Thursday, November 27, 2014

#16DaysDiary: Divine's Story

Image from Thomson Reuters / Trust.org
The Democratic Republic of Congo has often been called the Rape Capital of the World. In the aftermath of the Rwandan Genocide, the stories that came out of the DRC proved to the world that rape was never a by-product of war, but actually a tactic, a weapon, that is used in conflict to break the enemy. Divine, a thirty-three year old mother from Walungu, DRC, shares her story. Although Divine spoke without qualms about revealing her name, she was not comfortable with us sharing her photograph. 

When you are forced to face adversity in life, you have a choice: to either crumble or to go on. Some say it is a choice that everyone has. But really – there is no choice. Whether you crumble or you go on, life goes on – and in that, you wind up moving on as well. Even today, as I think back of all that happened in my life after the massacre in Rwanda, my heart sinks in grief for all that could have been instead. But we must move on, we must look ahead, and we must believe that we cannot allow this to happen again.

It was a couple of months after the Interahamwe entered the DRC. They were in Walungu by the dozen, I don’t know what prompted them to believe that what they were about to do would attract no penalty – and that belief of theirs paid off because they did all that they could and got away without shame. That night, my youngest son refused to sleep. He was under a year old, and cried his throat hoarse. I was trying to calm him down, and my daughters sidled up to me in a bid to help him. One patted him gently, the other sang with me. We heard knocking, somewhere in the midst of our performance, and my husband went to check who it was.

Within moments, from then, everything changed.

About ten men had stormed into the house, and grabbed hold of my husband and me. They forced us to strip down to nothing, and then held my husband by the chin so he looked at me. They told him that that was the last time he would see me that way – for I was now going to be the wife of all the ten men. They took turns and raped me, while my husband begged and pleaded for him to stop. I vaguely comprehended them hitting him, and one of the men even raped him. The trauma was unbearable for the both of us. My daughters, who stood in the corner, watching in shock, weren’t spared either. They grabbed hold of the two girls and began to molest and rape them, when my husband and I both cried loudly, screamed and abused the men for what they were doing.

The next thing I know was that they were all silenced - I heard the gun shots, and I felt my life go out of me. The men spoke among themselves in Kinyarwanda, and raped me by turn – and at times, physically hurting me in other ways that I do not want to detail. I passed out, I think. When I came to, I couldn’t comprehend anything. I remember how the room swam in and out of my line of sight as I regained consciousness. I tried getting up, but I found I couldn’t move. I remember shrieking, screaming for help. In the process, I tired myself even more, and collapsed in exhaustion. I woke up inside a hospital ward, and was told that I had survived a terrible ordeal – and that they had found my younger daughter having just escaped death’s jaws – even if only narrowly. My other daughter, son and husband were all killed. I could never bring myself to listen to the state in which they were found. I have chosen to be kind to myself, to remain in ignorance, just for my sanity.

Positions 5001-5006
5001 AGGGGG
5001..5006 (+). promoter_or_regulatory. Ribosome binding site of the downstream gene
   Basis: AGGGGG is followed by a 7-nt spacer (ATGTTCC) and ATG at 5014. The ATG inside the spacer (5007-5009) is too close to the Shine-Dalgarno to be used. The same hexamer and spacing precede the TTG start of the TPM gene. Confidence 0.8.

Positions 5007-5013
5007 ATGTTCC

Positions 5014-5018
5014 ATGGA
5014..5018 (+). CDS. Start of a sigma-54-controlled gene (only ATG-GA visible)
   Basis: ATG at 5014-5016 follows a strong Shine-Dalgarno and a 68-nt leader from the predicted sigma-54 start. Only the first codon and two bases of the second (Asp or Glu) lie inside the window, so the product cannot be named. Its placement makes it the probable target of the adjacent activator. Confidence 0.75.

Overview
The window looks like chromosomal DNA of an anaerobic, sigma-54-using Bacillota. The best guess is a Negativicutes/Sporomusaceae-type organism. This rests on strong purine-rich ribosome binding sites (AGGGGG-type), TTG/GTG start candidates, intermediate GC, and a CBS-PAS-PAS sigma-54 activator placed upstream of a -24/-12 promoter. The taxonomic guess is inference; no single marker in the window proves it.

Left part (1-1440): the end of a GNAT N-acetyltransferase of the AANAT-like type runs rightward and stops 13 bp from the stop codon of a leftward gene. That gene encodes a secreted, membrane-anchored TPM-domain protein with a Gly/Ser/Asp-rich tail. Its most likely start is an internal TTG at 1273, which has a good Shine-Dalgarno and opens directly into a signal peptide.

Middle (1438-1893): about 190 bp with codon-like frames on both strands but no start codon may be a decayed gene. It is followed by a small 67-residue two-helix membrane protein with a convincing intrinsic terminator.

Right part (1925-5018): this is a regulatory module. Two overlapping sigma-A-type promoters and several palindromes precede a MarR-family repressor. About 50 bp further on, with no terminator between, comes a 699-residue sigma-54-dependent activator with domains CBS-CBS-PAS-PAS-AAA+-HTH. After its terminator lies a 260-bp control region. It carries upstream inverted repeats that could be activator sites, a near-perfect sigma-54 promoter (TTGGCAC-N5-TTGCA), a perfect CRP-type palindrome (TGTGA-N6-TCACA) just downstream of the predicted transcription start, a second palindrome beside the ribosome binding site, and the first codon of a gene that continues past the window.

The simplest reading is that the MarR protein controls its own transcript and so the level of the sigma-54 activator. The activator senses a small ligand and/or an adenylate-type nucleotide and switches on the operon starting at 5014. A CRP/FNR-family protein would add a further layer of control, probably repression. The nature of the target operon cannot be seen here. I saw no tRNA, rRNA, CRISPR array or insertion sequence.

In the time that followed, I struggled. Physically, I was wounded terribly. I suffered fistulae that needed many interventional surgeries. I also needed a lot of therapy to rehabilitate myself mentally – but for a long time, after I left the hospital, suffering became such a common feature in my life. I begged on the street, my daughter suffered in agony that she could not even articulate what she was going through – she had lost her vision from the injury to her head, and could barely walk. I had to scrape through to be able to provide for us. I worked hard – I fetched water for other people, I sold food that I cooked, and one day, help came to me in the form of some foreigners. I don’t know their names or the organization – but I know that they were there for me in my toughest times.  

Today, though years have passed, I can’t forget the kind of pain that I suffered only because of the ill conceived behavior of so many men. I am one in many women who have been wronged this way – and this still continues in so many ways. I survived, because I fought every day, every minute, and every possible thing that struck me. But not everyone could have the luxury of resilience over suffering.

There is so much to be done to remedy this. We are not far gone, at all, as the world insists. We have hope, and we deserve hope. We need to stay strong in our fight to ensure that this does not happen again, to anyone in the world.  


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